In keeping with my last post, and my inability to let go of a good vacation, here is a roundup of the top five logos of a day well spent in the UK.
1. Wolff Olins’ dynamic family of logos for the various institutions of the Tate make what is probably my favorite existing brand… if I was in an imaginary situation where I had to choose such things or else. Each of it’s nearly twenty variations shift in and out of focus, making for a slightly different mark each time you come across it, as if it shifted while you weren’t looking. It challenges the very idea of a single logo, and I love it for that.
2. Might seem a little boring but show some respect! Did you know that Twinings has the oldest continuously used logo… ever? Nary a nudge of an anchor point since 1787. And that’s the kind of design history that keeps me on the sauce, three cups everyday.
3. The Fat Duck might have the most impractical logo ever, I can’t imagine how those fine lines even make it over to the business card. But it’s a beautiful, delicately illustrated logo that nods to both the ingredients and the science of molecular gastronomy.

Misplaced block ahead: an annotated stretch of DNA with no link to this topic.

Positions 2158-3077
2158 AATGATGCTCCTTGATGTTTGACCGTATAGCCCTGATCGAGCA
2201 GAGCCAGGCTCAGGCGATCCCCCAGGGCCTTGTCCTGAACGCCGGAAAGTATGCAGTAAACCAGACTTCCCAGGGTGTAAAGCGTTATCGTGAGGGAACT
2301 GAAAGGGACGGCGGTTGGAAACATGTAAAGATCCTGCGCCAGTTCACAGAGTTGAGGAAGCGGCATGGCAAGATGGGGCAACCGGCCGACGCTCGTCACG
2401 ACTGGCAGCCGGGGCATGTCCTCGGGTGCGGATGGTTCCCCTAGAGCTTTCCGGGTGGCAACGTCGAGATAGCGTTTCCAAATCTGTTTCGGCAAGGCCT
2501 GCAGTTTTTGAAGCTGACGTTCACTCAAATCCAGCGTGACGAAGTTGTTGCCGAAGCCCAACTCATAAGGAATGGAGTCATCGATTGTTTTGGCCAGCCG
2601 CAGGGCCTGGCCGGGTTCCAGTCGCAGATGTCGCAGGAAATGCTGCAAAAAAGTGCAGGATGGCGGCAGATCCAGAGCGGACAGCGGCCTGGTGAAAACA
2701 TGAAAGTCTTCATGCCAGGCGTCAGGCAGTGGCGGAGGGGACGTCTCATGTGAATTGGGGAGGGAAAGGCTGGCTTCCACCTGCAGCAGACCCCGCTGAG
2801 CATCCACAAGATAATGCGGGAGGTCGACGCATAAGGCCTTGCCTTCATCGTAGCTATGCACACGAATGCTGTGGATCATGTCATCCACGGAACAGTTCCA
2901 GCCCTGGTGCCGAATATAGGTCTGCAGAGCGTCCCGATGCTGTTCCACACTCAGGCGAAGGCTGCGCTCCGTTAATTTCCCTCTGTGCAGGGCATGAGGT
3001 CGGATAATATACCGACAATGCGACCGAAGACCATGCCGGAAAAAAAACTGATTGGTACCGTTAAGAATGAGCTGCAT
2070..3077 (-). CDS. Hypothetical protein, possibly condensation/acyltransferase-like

4. More4 is the British television channel that is always available to ward off any homesickness with an endless supply of The Daily Show and reruns of ER. A simple, geometric rainbow in print, the brand for More4 really shines in motion.
5. The other side of the museum identities spectrum. The V&A is my favorite museum in London. It’s an institution as traditional as it is visionary; immense collections of national antiquities alongside groundbreaking digital installations. Their timeless logomark fits everywhere inbetween.